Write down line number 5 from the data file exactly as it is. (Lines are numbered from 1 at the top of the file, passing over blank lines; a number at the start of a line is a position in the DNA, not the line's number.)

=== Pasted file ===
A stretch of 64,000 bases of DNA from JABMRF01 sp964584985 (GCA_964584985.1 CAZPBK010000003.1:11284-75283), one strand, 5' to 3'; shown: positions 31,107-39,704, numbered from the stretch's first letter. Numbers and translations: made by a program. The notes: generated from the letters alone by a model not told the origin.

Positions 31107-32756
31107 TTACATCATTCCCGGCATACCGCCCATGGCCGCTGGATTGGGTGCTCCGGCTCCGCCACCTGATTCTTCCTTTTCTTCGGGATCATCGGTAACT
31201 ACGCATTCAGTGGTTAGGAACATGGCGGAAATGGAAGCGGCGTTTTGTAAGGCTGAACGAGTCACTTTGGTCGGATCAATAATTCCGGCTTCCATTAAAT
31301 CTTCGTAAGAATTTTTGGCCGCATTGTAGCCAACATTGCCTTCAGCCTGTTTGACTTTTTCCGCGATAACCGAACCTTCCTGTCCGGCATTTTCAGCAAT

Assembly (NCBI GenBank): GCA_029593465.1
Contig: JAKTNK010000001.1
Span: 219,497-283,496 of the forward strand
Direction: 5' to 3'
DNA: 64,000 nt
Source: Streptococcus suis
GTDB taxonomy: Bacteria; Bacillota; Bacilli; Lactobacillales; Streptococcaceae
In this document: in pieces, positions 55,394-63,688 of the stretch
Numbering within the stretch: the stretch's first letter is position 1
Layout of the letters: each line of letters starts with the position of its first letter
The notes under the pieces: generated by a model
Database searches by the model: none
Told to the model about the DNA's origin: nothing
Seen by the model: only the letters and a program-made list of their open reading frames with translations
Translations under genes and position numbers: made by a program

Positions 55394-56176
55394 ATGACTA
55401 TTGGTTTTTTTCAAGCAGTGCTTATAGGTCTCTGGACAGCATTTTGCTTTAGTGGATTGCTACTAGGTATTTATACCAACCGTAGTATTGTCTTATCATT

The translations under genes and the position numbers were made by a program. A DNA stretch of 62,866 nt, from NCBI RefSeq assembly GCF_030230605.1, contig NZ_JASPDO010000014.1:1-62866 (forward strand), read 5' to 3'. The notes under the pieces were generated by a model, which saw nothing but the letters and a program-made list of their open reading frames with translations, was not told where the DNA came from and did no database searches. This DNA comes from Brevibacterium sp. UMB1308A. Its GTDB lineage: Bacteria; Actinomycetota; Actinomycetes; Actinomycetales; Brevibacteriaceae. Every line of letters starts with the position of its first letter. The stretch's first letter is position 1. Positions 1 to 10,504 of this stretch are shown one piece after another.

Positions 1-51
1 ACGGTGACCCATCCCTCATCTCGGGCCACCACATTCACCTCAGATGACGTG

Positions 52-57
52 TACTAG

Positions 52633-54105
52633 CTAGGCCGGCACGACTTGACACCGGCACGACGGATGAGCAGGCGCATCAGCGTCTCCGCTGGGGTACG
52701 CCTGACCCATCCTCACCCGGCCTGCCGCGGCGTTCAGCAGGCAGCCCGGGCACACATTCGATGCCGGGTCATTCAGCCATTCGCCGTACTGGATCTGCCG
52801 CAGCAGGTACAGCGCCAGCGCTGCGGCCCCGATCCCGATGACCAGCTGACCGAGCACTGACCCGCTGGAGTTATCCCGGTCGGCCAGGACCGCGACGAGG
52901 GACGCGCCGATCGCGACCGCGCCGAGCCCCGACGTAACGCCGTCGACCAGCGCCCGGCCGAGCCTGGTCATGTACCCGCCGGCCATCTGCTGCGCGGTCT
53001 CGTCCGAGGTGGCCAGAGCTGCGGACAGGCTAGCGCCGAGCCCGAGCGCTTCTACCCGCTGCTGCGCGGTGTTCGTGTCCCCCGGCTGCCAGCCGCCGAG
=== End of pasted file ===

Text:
31301 CTTCGTAAGAATTTTTGGCCGCATTGTAGCCAACATTGCCTTCAGCCTGTTTGACTTTTTCCGCGATAACCGAACCTTCCTGTCCGGCATTTTCAGCAAT